INTRODUCTION: THE “THREE PHASES” IN THE HUNGARIAN CONTEXT
In the case of post-Communist regimes, such as Hungary, the “three phases approach” as envisioned by this book might be somewhat more challenging to conceptualise than for those Western European democracies which did not undergo a regime change after WWII. Therefore, before commencing a detailed analysis, a caveat is necessary.
Hungary began its democratic existence in 1989. At the time, it had two repressive, authoritarian periods to account for (the so-called actual repression phase, phase 1): the older one which was responsible for Hungary's part in the holocaust during WWII, and a more recent one, the communist regime which in addition to being a deeply authoritarian regime was also responsible for at least two major waves of grave injustice: one following the stabilisation of the communist regime after its settling in, and another wave of repression aiming to suppress the 1956 revolution. The period of transitional justice falling between 1989 and 2000 is a dense and intense stretch of two decades wherein the qualities of the central phase (phase 2) and the long-term effects (phase 3) as understood by the project concept often merge. This overlap between the central phase and the long-term effects is far from being over. The incompleteness of the transition project is partly due to the fact that transitional justice measures (including retroactive criminal justice measures, amnesties and rehabilitations) came in waves after 1989, as a result of an intense dialogue between the political branches of the state and the Constitutional Court. Nonetheless, despite the adoption of a wide range of legal instruments, as the politics following the 2010 elections demonstrate, the quest to achieve justice for the past continues.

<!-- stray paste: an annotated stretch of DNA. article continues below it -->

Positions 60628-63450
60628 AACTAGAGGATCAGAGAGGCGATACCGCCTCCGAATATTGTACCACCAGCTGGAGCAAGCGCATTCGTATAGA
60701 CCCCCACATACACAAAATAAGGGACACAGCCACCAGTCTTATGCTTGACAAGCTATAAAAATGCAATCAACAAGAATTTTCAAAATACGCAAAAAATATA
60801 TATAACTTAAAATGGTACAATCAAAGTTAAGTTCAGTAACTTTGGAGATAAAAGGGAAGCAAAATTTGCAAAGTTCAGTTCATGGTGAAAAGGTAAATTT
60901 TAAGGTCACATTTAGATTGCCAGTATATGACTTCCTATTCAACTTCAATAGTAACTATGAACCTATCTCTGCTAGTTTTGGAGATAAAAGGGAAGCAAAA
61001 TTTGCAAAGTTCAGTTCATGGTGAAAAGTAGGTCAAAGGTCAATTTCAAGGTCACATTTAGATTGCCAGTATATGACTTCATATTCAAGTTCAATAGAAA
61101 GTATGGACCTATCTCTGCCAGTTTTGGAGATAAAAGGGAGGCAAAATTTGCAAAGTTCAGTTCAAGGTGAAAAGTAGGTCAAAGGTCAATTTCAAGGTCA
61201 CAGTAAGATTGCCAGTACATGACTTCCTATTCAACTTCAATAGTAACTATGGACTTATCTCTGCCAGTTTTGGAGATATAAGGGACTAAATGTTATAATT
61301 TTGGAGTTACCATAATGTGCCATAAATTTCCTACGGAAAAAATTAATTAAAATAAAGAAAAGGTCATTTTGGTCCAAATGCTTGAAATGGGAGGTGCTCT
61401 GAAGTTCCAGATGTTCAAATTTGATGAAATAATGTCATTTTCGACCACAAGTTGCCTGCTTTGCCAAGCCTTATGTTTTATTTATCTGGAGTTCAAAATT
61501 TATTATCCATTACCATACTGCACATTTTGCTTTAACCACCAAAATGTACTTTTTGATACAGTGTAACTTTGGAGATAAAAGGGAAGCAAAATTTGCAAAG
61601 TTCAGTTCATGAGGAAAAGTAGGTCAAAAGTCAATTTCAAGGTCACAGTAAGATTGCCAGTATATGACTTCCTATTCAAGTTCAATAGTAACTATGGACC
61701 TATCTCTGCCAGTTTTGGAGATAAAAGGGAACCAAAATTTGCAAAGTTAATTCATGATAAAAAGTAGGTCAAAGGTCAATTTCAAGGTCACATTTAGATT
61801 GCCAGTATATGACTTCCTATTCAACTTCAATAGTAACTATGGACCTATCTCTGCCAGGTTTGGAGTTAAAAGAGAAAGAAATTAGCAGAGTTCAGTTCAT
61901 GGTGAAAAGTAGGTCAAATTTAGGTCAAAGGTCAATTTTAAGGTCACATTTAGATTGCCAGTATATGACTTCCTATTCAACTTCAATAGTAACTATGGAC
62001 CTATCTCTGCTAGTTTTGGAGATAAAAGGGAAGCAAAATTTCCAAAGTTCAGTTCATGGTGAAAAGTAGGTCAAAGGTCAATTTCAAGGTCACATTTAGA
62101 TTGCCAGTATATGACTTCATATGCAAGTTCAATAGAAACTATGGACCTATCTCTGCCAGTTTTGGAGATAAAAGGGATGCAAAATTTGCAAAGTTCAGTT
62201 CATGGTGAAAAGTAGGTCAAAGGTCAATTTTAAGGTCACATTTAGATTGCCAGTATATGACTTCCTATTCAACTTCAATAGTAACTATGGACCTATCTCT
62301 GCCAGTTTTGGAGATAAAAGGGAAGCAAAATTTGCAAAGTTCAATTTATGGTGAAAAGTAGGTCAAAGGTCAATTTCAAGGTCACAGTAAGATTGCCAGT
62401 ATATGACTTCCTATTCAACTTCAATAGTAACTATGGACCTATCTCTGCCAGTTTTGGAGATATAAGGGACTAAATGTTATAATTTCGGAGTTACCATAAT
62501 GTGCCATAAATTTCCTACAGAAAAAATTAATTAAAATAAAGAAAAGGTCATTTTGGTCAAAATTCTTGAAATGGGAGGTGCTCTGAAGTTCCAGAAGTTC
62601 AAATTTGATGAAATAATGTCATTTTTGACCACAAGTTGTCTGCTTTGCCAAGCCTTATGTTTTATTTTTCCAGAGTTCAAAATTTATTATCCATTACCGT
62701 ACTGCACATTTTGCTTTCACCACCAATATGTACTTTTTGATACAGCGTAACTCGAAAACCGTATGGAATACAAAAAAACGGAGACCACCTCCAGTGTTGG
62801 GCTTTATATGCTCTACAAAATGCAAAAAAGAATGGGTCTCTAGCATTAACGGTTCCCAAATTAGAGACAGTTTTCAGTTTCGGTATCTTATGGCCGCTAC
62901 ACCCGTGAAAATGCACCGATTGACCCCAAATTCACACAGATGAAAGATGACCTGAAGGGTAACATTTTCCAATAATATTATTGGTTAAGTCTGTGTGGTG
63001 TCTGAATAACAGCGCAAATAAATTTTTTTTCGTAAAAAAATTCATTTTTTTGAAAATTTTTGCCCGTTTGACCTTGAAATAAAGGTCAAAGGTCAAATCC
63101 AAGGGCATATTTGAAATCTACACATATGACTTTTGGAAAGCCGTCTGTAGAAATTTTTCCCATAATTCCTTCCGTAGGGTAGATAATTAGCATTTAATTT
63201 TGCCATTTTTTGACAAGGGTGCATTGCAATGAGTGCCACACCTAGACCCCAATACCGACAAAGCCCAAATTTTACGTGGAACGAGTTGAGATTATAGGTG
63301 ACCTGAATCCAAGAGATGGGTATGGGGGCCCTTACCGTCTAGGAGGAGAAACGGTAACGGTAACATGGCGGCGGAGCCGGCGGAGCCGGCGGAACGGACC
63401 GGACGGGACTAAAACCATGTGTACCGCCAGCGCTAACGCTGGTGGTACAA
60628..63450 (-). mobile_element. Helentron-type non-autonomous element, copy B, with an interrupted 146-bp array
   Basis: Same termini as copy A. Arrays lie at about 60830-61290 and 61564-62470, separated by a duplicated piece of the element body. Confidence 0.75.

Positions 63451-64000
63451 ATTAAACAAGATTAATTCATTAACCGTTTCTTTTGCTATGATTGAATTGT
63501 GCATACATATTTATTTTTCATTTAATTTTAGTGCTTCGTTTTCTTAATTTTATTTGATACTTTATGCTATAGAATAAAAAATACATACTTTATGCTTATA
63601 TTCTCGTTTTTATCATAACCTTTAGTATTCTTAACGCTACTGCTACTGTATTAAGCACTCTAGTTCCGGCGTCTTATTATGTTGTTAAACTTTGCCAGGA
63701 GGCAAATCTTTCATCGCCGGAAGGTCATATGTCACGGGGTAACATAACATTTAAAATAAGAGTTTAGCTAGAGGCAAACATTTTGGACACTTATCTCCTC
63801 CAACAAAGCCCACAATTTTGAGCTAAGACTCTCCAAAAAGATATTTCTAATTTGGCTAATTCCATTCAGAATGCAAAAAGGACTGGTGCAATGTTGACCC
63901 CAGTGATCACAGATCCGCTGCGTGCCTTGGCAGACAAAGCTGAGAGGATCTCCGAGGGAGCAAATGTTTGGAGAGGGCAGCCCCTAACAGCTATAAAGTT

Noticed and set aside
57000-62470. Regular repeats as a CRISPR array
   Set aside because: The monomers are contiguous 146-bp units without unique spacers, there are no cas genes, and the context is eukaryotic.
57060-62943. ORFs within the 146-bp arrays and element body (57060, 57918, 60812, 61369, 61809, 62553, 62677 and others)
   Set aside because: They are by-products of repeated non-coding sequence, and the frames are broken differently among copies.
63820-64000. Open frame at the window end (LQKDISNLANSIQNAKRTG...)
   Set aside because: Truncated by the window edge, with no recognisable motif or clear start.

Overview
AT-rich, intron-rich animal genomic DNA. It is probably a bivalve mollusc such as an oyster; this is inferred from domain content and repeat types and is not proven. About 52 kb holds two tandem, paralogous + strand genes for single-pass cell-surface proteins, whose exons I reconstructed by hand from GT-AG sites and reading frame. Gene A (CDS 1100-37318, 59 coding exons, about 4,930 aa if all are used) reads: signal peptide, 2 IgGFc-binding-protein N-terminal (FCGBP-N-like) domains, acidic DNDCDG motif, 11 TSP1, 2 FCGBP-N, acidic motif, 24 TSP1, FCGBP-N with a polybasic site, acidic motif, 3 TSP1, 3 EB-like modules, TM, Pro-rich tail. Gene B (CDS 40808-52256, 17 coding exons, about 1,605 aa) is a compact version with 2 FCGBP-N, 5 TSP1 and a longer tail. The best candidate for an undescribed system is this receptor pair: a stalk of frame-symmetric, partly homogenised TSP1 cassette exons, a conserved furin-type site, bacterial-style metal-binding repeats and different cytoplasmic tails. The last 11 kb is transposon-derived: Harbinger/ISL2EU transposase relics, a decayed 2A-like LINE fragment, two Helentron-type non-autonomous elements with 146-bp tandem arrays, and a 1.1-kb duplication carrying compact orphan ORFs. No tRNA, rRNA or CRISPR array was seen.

In order to demonstrate that reconciliation over authoritarian regimes and grave injustices perpetrated by them is far from complete in Hungary, suffice it to mention that the conservative-Christian coalition which won a constitution making majority in 2010, in the fi ft h regular democratic election since 1989, declared that the elections amount to a “revolution in the voting booth” which will finally bring so-called “true transition” to Hungary.